Organic pollution in farm dams
Note Number: AG1398
Published: December 1999
Updated: August 2013
During periods of low rainfall, when pasture cover falls to critical levels, wind-borne dung and other organic materials may blow into dams. Rain-storms can also wash such materials into dams. Once in the water, the organic materials provide ideal food for bacteria and algae. These organisms grow rapidly using up all free oxygen in the water (ie it becomes anaerobic) and putrefaction results. Symptoms are dark water, a bad smell and black scum around the edge.
Stock find the water unpalatable. Thick scum around the waters edge may also prevent stock access to the water. Evidence suggests that it is not poisonous to healthy sheep, but it may be harmful to the young or the weak.
Effect on stock
Trials done by the WA Department of Agriculture in the early 1970's showed that:
- It took sheep 3 days to start drinking it.
- There was reduction in body weight (2-4 kg) during this non-drinking period.
- The lost body weight was rapidly regained once the sheep started drinking.
- The setback received by the sheep may have caused tender wool problems.
Correction of the problem
The aims are to:
- prevent organic material reaching the dam
- remove organic debris from the water
- improve the palatability of the water
Preventing organic matter from reaching the dam
The best prevention is to maintain an adequate vegetative cover around the dam. Permanent vegetated filter zones excluded from general grazing should be utilised.
Where vegetation has already suffered, protective structures could be used. These include netting fences, corrugated iron fences or earth banks. Different design is required for those aimed at wind-borne materials compared to those designed for water-borne materials.
Where soils are suitable, ripping of bared areas can reduce movement of organic materials. (See Landcare Note LC0076: Protecting land in dry times)
Removal of organic rubbish from dam
It is important to remove organic material from the water as soon as possible, as it usually saturates and sinks within 48 hours. Skimming the surface of the water is probably the most effective method.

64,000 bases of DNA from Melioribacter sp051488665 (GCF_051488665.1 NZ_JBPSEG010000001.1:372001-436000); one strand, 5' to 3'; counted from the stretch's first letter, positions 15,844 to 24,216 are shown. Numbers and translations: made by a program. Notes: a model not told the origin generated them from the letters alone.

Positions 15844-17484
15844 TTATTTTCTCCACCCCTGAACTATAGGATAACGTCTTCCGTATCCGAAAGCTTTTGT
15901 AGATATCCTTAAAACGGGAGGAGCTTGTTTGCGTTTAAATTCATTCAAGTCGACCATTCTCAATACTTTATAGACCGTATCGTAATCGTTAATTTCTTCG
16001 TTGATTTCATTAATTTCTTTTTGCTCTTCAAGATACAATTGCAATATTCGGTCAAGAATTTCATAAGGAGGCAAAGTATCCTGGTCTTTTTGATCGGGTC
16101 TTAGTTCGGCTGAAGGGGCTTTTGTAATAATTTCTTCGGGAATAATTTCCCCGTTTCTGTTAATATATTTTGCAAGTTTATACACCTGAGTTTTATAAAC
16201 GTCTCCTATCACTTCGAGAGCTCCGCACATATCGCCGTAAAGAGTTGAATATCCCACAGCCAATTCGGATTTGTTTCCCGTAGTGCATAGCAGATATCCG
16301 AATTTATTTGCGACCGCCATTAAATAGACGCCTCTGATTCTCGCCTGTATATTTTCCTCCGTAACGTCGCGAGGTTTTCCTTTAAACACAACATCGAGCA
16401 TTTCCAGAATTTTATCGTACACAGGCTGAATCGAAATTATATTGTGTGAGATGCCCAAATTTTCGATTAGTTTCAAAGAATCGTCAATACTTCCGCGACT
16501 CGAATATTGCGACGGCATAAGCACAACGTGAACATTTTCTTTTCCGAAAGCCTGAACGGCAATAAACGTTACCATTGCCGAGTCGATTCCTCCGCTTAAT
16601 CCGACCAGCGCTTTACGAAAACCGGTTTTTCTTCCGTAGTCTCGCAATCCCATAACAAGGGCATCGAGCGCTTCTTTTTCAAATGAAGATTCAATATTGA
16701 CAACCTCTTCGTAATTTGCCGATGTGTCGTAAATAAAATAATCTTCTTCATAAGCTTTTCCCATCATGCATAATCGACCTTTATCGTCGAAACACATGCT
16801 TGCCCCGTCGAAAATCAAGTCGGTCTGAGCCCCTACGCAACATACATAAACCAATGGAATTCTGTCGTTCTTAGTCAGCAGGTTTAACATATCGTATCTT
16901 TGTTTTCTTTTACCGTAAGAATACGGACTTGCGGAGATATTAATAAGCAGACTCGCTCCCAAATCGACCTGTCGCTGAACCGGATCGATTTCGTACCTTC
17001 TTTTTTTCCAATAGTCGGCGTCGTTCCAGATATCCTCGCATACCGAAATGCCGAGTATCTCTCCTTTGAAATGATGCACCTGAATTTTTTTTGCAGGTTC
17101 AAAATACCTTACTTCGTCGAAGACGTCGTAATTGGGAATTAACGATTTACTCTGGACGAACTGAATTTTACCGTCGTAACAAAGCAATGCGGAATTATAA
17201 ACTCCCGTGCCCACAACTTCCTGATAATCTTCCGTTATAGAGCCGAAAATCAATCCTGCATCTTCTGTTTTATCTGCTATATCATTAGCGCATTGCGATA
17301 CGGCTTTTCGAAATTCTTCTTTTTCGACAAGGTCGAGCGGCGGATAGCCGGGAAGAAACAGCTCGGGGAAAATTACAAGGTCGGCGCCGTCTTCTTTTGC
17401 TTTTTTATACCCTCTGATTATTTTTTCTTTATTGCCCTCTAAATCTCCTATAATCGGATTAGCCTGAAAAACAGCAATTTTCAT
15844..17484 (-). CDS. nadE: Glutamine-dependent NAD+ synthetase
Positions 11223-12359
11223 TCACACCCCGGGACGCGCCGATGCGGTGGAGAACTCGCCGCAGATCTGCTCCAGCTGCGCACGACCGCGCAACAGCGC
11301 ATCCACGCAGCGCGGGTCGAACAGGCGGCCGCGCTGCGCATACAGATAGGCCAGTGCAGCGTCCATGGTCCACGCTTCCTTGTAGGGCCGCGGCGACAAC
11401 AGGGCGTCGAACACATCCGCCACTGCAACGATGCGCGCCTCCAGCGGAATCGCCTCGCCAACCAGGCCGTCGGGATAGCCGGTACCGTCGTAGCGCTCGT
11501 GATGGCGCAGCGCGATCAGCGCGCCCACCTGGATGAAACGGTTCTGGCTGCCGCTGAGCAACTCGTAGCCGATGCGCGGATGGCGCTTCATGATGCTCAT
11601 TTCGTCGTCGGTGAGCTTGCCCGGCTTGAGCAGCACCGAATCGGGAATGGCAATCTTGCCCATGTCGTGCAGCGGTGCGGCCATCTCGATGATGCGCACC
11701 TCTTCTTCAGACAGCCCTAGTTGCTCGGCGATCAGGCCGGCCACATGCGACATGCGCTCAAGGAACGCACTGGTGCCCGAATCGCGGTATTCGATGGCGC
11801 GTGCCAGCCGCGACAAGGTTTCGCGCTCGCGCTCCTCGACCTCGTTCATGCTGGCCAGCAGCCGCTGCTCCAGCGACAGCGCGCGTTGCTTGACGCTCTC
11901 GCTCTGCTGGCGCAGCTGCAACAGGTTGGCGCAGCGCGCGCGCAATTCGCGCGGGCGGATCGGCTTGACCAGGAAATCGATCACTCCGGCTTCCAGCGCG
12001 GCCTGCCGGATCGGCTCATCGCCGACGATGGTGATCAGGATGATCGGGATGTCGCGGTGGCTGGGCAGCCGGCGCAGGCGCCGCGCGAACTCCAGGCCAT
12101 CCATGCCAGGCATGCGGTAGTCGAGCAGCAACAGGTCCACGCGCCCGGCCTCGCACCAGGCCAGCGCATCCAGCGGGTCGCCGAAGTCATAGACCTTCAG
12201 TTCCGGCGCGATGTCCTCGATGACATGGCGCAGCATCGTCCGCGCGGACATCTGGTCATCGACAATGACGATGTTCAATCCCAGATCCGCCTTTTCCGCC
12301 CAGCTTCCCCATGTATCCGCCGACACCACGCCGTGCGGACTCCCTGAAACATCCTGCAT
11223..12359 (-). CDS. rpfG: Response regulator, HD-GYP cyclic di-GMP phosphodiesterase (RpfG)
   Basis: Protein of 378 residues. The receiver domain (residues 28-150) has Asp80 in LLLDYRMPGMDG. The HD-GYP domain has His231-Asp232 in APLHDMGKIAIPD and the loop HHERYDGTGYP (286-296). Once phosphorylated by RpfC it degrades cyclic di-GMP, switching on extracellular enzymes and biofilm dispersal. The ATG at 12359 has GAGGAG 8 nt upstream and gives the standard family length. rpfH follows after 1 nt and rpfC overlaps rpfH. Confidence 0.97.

A system to rapidly remove floating organic matter has been developed by farmers in WA:
Figure 1: Part of linkmesh boom with floats.
- Floating material is skimmed from the water's surface using a hand held "boom". This is a 30 m length of linkmesh (See Figure 1), 45 cm wide, with floats wired on both sides of the top edge. Ropes are attached to each corner of the 30m length of linkmesh to allow for it to be dragged across the dam. The boom is used to retain the scum along one side of the dam.
- The scum is then scooped from the water using a wire cage (see Figure 2) pulled by a vehicle. The cage is hitched to the vehicle by two strong parallel tow ropes (say of 12.5 mm nylon or 6.25 mm steel). Once emptied, the cage is dragged back to repeat the process. The cage is made of a 12.5 mm and 25 mm pipe frame with heavy gauge weldmesh (15 cm x 7.5 cm) attached. 25 mm x 25 mm weldmesh is wired over the frame to trap pasture and stubble remnants. Bird wire mesh is needed to trap sheep manure.
Figure 2: Cage for dragging materials from dam.
Improving the palatability of the water
Water quality (look, taste & smell) of lightly polluted, or above treated waters can be improved by aeration and/or chemical treatment.
Aeration will occur naturally over time (2-3 weeks) if organic contamination is removed. It can be hastened by pumping-out the water and spraying it back onto the surface. However if organic material remains it will continue to break down and turn the water anaerobic again. It may be more successful to pump water to a tank as part of the aeration process to protect valuable water.
Where further improvement of palatability is required, chemical treatment may be necessary. Chlorination is most common. It is best used on water which relatively clean of organic contamination. Pre-treatment to settle suspended particles will probably be required. Seek advice from supply houses if undertaking this
Aeration and chlorination may be done simultaneously.
- Maintain vegetation around the dam so that it is effectively able to filter and trap wind- and water-borne organic matter. Protect from general grazing.
- Shelter the dam from direct movement of wind- and water-borne organic matter by temporary mechanical barriers around strategic parts of the dam.
- Skim floating organic material and scum from the dam before it sinks.
- Desludge sunken materials from the edges of the dam, and the bottom if possible.
- Aerate and/or chemically treat anaerobic water if it is urgently needed for stock or domestic use.
Negus T. R. (1978) Skimming polluted dams - a successful two-stage system in Farmnote no 41/78 Western Australian Department of Agriculture
Soil Conservation Authority (1983) Treatment of farm dams polluted with sheep dung and other organic matter in Soil Aid no. 41
Thomas, P. (1995) Treatment of farm dams polluted with sheep dung and other organic matter in Landcare Notes Drought 1994/95 Department of Conservation and Natural Resources Bendigo
This Note was originally developed as Landcare Note LC0074 by David Cummings and Peter Thomas, DSE. December 1999.
It was reviewed and re-assigned to AG1398 by Farm Services Victoria, Sustainable Landscapes Branch. May 2010.
Published and Authorised by:
Department of Environment and Primary Industries
1 Spring Street
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